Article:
Ibada – The All Farmers Association of Nigeria (AFAN), Oyo State Chapter, has appealed to both the Federal and the state government to assist farmers in securing land to boost food production.
The State AFAN Chairman, Olumide Ayinla, told the News Agency of Nigeria (NAN) in Ibadan on Thursday that there was need to empower more farmers to boost food production in the state and the nation at large.
Ayinla said the association needed more farm lands for agricultural purposes, adding that it had written to the state government that the local councils in the state released 100 hectares of land to farmers.
“We have been sourcing for land in all the local governments in the state and we will need the backing of the state government.
“If the state government can compel each local government to give, at least, 10 hectares of land for farm settlement that will amount to 330 hectares from the 33 local governments in the state.
“We have presently secured 30 hectares of land in 13 local government areas of the state,” he said.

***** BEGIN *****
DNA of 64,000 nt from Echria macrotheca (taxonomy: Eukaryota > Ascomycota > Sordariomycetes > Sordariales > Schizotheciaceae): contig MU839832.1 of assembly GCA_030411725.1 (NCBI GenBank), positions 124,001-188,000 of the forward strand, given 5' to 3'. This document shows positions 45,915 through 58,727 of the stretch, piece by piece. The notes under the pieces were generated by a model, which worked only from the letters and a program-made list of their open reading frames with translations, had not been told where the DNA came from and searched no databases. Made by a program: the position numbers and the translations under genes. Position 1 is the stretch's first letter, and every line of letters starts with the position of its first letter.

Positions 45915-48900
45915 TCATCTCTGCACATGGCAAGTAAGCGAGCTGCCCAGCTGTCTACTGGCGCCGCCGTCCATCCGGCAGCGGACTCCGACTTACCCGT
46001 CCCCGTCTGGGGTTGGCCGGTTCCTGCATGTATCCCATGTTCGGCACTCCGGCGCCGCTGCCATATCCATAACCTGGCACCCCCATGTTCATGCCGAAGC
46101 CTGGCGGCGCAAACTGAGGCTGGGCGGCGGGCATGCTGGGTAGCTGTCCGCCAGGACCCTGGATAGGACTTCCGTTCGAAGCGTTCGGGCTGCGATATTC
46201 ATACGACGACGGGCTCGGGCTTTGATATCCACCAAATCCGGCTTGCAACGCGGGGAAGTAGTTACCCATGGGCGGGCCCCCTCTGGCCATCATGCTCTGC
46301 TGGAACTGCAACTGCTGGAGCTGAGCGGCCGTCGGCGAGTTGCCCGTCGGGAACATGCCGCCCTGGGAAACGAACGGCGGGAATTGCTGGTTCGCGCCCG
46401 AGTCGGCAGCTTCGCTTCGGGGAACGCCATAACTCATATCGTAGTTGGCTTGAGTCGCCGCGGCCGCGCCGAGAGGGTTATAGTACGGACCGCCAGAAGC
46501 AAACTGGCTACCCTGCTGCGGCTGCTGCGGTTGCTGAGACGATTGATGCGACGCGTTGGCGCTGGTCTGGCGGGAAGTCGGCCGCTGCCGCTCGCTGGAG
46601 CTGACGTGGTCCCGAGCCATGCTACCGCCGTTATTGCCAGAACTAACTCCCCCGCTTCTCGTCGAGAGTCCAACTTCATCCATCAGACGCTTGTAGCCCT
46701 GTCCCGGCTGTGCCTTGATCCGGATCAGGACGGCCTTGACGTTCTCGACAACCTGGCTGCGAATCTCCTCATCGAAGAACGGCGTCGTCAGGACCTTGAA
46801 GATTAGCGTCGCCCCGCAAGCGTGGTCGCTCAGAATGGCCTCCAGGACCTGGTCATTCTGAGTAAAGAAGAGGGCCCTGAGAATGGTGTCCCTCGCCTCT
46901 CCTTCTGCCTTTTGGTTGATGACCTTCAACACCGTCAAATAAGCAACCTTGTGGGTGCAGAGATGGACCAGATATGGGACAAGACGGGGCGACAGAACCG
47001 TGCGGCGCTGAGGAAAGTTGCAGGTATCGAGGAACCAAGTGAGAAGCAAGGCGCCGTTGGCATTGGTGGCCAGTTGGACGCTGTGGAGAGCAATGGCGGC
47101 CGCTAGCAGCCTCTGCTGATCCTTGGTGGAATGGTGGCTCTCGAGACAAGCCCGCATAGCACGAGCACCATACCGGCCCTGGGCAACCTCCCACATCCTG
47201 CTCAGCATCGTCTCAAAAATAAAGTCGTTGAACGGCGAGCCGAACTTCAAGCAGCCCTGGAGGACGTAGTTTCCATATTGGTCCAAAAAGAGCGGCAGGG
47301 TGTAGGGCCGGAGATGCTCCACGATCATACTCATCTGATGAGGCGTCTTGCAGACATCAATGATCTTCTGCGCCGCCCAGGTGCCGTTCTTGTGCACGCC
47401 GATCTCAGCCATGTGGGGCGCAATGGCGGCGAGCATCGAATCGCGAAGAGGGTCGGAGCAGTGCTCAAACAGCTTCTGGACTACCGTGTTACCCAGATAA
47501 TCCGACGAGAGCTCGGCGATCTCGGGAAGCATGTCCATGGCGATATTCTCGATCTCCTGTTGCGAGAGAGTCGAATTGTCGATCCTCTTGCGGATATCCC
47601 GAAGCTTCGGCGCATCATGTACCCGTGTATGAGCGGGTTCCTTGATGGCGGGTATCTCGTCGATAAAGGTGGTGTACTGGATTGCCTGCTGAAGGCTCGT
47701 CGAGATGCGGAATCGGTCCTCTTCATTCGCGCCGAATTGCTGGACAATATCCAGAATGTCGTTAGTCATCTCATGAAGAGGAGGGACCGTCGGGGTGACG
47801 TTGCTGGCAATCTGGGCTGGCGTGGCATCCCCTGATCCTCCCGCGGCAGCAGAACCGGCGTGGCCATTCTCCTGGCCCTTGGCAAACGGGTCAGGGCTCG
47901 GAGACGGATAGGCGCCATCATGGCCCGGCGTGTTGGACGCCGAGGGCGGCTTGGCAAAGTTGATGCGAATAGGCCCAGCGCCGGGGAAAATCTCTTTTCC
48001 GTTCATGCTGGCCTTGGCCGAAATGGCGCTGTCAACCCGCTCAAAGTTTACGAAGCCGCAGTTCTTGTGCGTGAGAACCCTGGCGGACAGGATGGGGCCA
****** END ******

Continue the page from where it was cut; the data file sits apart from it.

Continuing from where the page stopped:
Ayinla called on the Federal and state governments to make soft loans available to farmers, which could be in the form of cooperative loans.
He stressed that with such support from government, there would be mass production of agricultural produce with the attendant boost in receipts of the state government as well as increased revenue base.
Speaking on the major challenges faced by farmers in 2015, Ayinla listed financing, land tenure, lack of rain, damage to produce and farmlands by cattle.
The AFAN chairman lamented the damage done to their farmlands by cattle of the Fulani/ Bororo herdsmen, saying this had resulted in several clashes between the herdsmen and the farmers.
He said many AFAN members were victims.
Ayinla added that the Fulani/Bororo crisis with farmers could only be minimised by the introduction of grazing reserves.
He noted that the Fulani/Bororo herdsmen, who wreaked most of the havoc to farmland, resided in the bush, but those who attended peace meetings with farmers and security agencies were the elites.
Ayinla said that the farmers were hopeful of better rainfall in 2016, which would allow for two or three harvest periods, unlike in 2015.
He said that the association also planned to ensure more training of its members in 2016 on various farming methods and other best farming practices. (NAN)